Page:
“Honey and Mass Extinction: What Everyone Should Know About the State’s Bee Population” was a lecture given at the Iowa City Public Library by Paulina Mena Ph.D who works as a Associate Professor of Biology at Central College in Pella, Iowa.
The lecture focused mainly on information about what exactly is harming bees as well as how exactly we should be working to save them.
If you don’t understand why bees are so important or why people are making such a big fuss about bees, Mena starts the lecture off with a statistic that will shine some light.
85% of flowering plants (berries, pumpkins, tomatoes, flowers, etc.) and 75% of crops (corn, wheat, soybean, etc.) depend on bees. Since we live in Iowa, a largely agricultural state, bees are vital for our economic stability.
We also focus mainly on honeybees or bumblebees when we think of “saving the bees” without considering how many species are actually being affected. Mena tells us there are about 20,000 species of bee worldwide, about 4,000 in the United States, and around 400 in Iowa.
Most of these species are being threatened for many reasons, but here are the largest.
Bee habitats are being destroyed and fragmented, says Mena, because their natural homes are being turned into highways, commercial buildings, and housing developments.
Pesticides are also a huge part of the endangerment of bee species. Mena tells us that wheat crops in Iowa are 0.1% similar to what they originally were, genetically speaking.
Pesticides have altered these crops so much over so many years of using pesticides on them, that they have become virtually unrecognizable to species that require them to survive.
New kinds of pesticides are also used directly on seeds for these crops, so they will be all over every yield that seed ever produces, according to Mena. These pesticides will also be all over anything surrounding it, such as wildflowers next to the crops.
Lastly, the largest reason bees are being threatened is due to exotic species being introduced and the diseased they bring with them. Mena describes the Africanization of bees.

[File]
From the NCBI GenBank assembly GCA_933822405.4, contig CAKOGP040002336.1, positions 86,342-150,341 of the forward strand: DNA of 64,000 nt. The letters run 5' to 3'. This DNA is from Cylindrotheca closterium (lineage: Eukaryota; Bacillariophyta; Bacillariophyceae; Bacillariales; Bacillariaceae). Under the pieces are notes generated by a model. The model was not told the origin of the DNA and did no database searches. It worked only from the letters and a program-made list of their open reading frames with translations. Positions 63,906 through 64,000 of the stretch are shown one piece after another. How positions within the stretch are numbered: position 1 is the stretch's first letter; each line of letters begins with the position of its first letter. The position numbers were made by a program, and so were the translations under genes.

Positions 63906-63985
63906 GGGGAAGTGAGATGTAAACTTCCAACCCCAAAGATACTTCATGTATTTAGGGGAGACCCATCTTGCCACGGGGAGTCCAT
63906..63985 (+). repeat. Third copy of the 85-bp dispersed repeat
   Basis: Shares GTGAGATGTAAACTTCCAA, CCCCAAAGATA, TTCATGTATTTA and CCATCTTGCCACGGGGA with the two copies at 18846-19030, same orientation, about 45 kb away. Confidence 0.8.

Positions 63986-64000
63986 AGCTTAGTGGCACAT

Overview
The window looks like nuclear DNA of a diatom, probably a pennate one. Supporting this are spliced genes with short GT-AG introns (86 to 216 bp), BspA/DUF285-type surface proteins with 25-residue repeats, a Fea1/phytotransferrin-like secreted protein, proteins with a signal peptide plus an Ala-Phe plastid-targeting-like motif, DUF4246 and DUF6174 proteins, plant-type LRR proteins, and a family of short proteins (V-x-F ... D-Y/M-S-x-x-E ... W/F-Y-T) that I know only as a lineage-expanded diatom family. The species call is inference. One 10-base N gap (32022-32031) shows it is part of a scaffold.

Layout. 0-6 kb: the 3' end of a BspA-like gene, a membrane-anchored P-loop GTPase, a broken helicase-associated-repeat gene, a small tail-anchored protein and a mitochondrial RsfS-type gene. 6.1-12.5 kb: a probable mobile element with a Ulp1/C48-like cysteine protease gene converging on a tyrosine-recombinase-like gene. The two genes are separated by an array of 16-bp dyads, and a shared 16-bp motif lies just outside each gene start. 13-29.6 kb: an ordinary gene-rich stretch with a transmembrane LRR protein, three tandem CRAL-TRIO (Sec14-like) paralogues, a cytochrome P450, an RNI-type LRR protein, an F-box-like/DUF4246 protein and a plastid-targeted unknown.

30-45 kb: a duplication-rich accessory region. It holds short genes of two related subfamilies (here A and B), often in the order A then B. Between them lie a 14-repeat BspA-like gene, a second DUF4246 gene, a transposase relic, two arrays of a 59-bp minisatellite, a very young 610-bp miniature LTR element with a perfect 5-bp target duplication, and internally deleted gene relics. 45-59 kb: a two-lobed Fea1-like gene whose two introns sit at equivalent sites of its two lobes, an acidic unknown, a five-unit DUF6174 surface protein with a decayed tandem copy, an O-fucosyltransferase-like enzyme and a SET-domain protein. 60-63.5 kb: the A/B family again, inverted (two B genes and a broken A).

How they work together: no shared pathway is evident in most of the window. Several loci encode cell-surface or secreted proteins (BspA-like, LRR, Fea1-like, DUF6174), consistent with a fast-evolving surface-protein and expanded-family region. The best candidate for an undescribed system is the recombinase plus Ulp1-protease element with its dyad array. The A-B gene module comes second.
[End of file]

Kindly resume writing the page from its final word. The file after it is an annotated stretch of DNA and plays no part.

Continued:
African bee species were brought to Brazil to be studied in the early 21st century. They then bred with native species. The offspring of these bees became extremely aggressive and killed their queen bees as well as human beings.
Since they are so harmful, no one will be their beekeeper, so they have spread through South America and now reside in the Southern United States, but have been found as far north as Utah.
Diseases brought along with exotic species are also harmful. Native bee species have been equipped over time to handle native diseases, as Mena describes, but are incapable of beating diseases brought over from new species. This is also wiping them out.
There are a few ways that we are able to help bee populations grow again! We can plant flowers and herbs that provide food to bees such as lavender, sage, and mint. You can also work with iowa pest control experts to get rid of problem insects and pests.
The graphic Mena provided us with is on the right, and has a large assortment of bee-saving plants!
Quitting the use of pesticides on our front lawns can also help, and so can saving dandelions instead of destroying them. They aren’t the best food bees can get like the plants listed above, but every little bit counts.
Another way we can help bees is providing them with places to nest. You can do this by making a bee house, as shown in the photo on the left. A lot of the time these can be made with a small piece of wood and a drill, or you can purchase them online.
To learn more about Mena and her studies on bees, read this Little Village article about her! Save those bees!